How could people with finely honed listening skills be fooled into thinking they were hearing different interpretations?

I used to be annoyed greatly by "excessive" body movements, facial expressions, and [occasionally] attire, but realized that in the grand scheme of things I was being distracted by my preferences. Only now do we have some studies to show us how easily distracting our non-aural senses can be.

Bryan Townsend said...


Lots of children's music out there. As for Bach being children's music, that was actually someone else's comment. Bach certainly wrote teaching music for his children, but it is hardly what we would think of as "children's music". The two and three-part inventions are examples.

One of my favorite examples of children's music is "Yellow Submarine" written by Paul for Ringo to sing.


This doesn't surprise me at all. The way the performer dresses can be very distracting. Music videos for pop music are intentionally this way, of course. If you want to separate the sound from the visual impression, just close your eyes!

Jon Silpayamanant said...

True--dress can be distracting, but I thought the second piece which brought up the issue of simple idiosyncratic body movements as being a big "distractor" was intriguing.

I just wrote a slightly different take on the issue of giving classical music/musicians a "hip" image. I think I need to write a blog about exchange/gift economics, because I think I'm seeing a correlation between a new imaging culture and how economic transactions are being made.

Bryan Townsend said...

Jon, I read the post that you linked to and commented there. I think this is the key quote: "Sadly, I think far too many folks who believe that classical music needs a facelift are adopting a ‘quick fix’ that involves creating a funky, hip, Bohemian image."

You bet! This is a recurring theme here because I'm always pointing out that the most important thing about a musical performance is the musicality of the performance, not the image of the performer. Dress, gestures and other things making for a funky, hip image are at best distractions...

Jon Silpayamanant said...

Yeah, saw that and replied--thanks, Bryan!

I'm all for mannerisms or dress that enhance a performance--especially where it might befully warranted (such as fully staged or even semi-staged operas, musicals and oratorios). But usually the costume becomes as much of the performance (if not more) than not, and that is truly distracting.

I'm certainly not completely sold on such things being a matter of 'stylistic preferences' of a younger crowd. Or at least I see that being used as an excuse for the dress and mannerisms far too often.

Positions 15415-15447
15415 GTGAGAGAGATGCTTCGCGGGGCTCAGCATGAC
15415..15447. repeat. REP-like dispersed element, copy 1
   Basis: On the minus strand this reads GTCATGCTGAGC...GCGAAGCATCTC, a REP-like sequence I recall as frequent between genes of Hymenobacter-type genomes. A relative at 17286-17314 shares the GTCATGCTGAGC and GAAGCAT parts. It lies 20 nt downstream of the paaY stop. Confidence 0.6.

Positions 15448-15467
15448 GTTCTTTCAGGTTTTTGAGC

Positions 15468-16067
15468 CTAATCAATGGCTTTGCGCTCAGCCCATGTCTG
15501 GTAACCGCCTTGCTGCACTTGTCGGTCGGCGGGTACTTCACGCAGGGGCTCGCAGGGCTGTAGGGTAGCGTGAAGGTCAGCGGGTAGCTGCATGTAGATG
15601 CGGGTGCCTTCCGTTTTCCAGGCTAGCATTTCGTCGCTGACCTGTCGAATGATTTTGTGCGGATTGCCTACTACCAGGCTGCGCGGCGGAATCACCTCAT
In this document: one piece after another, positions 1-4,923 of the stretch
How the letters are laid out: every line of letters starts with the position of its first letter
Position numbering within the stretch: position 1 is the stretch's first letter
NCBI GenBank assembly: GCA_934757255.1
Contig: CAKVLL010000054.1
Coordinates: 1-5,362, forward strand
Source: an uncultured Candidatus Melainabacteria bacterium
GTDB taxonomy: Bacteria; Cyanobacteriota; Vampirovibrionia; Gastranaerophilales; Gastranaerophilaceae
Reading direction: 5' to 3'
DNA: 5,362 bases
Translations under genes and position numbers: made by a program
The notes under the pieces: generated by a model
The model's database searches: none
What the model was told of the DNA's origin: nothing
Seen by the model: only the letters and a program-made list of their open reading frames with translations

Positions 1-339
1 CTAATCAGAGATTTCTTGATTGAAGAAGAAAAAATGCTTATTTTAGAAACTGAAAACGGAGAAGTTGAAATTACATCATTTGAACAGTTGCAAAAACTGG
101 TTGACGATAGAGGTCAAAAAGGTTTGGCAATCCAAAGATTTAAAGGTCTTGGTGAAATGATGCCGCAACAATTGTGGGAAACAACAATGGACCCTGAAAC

Ron Lant said...

I read this blog and comments and all I can say is WOW. Opinions are great, but trying to twist reality to make it somehow fit your view of the world is nuts. Bryan, I'm guessing that you actually didn't attend the concert at Carnegie Hall. And from what I can gather, neither did Norman Lebrecht. If that's the case, you should clearly disclose that information and say, "I actually did not see the concert, but here is what I think about it..." It just so happens that I actually DID attend the concert and my impression of it is 180 degrees opposite from Zachary Wolffe who, it turns out, doesn't even work for the NYT.

And someone here wrote "Adults Only"? Are you people even serious? That's not even being a prude, that's two tomatos short of a salad. She wore two long dresses that showed nothing. Again, "adults only"? Really? You must have been raised in some religious compound and have not seen a single magazine cover over the past 30 years? I've seen pictures on the cover of "Good Housekeeping" that were sexier than what she wore. Yuja Wang plays in a Chinese massage parlor dress that goes up to her vagina and none of you have any issues with that, but Astanova must chip you people so badly that you're even willing to call white - black. Unbelievable.

Bryan Townsend said...

Hi Ron,

I don't always agree with my commentors! I was pretty clear that I didn't attend that concert--my comments were on performances on YouTube and I put them all in the post so we could see what we were talking about. I've also talked about Yuja Wang and I find Astanova a more interesting pianist.

Thanks for your opinion...